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Reminder on how to Perform Basic Git operations on Github-code (using command lines)


This blog is a summary of a way of setting up an environment to use git and checking in code. It assumes you have used a form of source control. If you are a total newbie to programming, try this first – https://try.github.io/levels/1/challenges/1
This blog uses an application called restaurant listing application (https://github.com/ChicagoVeg/restaurantList) for demonstration purposes. Change references to this to suit your needs.

Pre-requisites

  1. Download git: http://git-scm.com/download
  2. Create a repository in github. Go to your github page and click on the Repository-button.

Steps Up Environment

        1. Create a directory on your local drive, where you want the code.
        2. Go to PowerShell or Command Prompt or some other command line application that supports git; and go to the directory from Step #1
        3. In the prompt, type in (to set up directory to be a local git repo):
          git init
        4. Get the code (you will find the URL in the github page, under “HTTPS clone URL”, on the right-hand-side):
          git remote add origin https://github.com/ChicagoVeg/restaurantList.git
        5. Create a master branch
          git checkout -t -b master origin/master
        6. Track changes
          git branch --set-upstream-to=origin/master

Notes

        • If you get an issue where a path name is too long, run this command:
          git config --system core.longpaths true
        • If you get an error where there is no tracking information (means you skipped this step above), run this:
          git branch --set-upstream master origin/master

Checking in Code

      1. Get the code onto your local repo. Reminder, git is about each user having their local repo (for your own changes) and everyone sharing a group-repo (cumulative code one or more people shared)
        git pull
      2. Tracking untracked files (Adding new files to your local repo)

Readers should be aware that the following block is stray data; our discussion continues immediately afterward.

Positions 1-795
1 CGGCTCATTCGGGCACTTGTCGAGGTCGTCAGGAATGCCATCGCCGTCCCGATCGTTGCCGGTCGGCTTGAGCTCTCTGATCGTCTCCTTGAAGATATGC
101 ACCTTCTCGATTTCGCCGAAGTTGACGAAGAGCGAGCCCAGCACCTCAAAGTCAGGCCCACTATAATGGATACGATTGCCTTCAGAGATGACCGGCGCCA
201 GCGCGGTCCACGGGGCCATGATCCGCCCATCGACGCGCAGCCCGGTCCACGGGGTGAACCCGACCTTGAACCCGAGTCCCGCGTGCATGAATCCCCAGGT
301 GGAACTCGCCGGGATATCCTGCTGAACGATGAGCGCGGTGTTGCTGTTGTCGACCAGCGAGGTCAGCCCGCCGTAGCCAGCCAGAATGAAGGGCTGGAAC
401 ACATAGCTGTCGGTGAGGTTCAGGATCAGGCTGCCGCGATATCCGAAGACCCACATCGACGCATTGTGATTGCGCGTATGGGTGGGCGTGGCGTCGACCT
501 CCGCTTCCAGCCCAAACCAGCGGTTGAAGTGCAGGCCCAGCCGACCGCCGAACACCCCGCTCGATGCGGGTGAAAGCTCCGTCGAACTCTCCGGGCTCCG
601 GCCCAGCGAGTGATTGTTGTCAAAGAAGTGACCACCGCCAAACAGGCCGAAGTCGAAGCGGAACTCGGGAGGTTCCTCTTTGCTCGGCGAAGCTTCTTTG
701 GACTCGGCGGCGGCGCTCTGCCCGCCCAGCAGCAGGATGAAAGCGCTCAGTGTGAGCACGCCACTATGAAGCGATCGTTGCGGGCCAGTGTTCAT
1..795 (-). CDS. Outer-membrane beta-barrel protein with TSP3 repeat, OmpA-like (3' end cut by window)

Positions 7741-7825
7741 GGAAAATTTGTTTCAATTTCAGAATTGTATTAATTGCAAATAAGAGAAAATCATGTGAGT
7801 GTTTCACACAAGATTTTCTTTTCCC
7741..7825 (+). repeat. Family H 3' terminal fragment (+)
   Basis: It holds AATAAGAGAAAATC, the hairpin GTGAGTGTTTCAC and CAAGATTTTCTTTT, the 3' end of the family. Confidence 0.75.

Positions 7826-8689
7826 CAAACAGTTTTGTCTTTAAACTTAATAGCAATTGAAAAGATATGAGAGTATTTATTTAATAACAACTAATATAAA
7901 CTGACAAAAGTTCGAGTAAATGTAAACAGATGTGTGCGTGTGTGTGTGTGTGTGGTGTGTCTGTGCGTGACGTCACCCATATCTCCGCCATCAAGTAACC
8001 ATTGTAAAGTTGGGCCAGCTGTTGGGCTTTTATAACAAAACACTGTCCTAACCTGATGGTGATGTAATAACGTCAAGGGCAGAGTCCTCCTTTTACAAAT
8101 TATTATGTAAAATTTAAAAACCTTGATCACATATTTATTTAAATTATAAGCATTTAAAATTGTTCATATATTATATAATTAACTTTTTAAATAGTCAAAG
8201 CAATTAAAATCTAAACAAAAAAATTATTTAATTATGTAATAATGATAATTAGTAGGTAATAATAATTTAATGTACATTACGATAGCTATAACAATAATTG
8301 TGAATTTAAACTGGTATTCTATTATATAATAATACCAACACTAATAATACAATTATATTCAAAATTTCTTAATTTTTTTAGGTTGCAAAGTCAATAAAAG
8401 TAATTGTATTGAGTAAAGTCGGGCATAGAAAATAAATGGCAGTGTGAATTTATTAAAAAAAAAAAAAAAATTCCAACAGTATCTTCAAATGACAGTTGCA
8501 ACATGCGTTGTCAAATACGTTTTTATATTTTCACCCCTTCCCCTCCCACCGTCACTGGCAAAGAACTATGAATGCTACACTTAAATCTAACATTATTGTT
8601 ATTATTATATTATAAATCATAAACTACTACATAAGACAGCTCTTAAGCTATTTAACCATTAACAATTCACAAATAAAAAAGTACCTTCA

To untracked files (files not already in github) to the commit package, use this:
        git add .
        Note: This add all untracked files. If you want to add specific files, adjust ths. See this for more more information: https://www.kernel.org/pub/software/scm/git/docs/git-add.html.
      3. Here is a way of committing changes to your local repo:
        git commit -am "This is some comment Fixed #4"Note: (1)This will NOT check in the code to the main repository for others to use. It commits it to your local, which you can later check in for others to use. The push command does the check in and that will be discusses later. (2)This is unnecessary if you have no newly added files. (3)In “-am”, the ‘a’ stands adds all changes while the ‘m’ is for commenting. This is not appropriate if you do not want to add all recent changes to your local repository. Use a different option for commit as suites your needs. (4)The “#4” in the commit associated the check-in to an issue number. It can be left out the comment if you are not associating the commit to an issue. Although I advise to always associate check-ins to something.
      4. To submit code from your local repo to the shared repo, use this command:
        git push
        Note: This pulls from your local repository and pushed it to github.

A tutorial with less verbose than this can be found here: http://davidgiard.com/2016/01/30/MyCommonGitCommands.aspx

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Author:

I am a Developer. Studying Michael Jackson and poking around with Bioinformatics are my hobbies. I am based in Chicago, IL USA.

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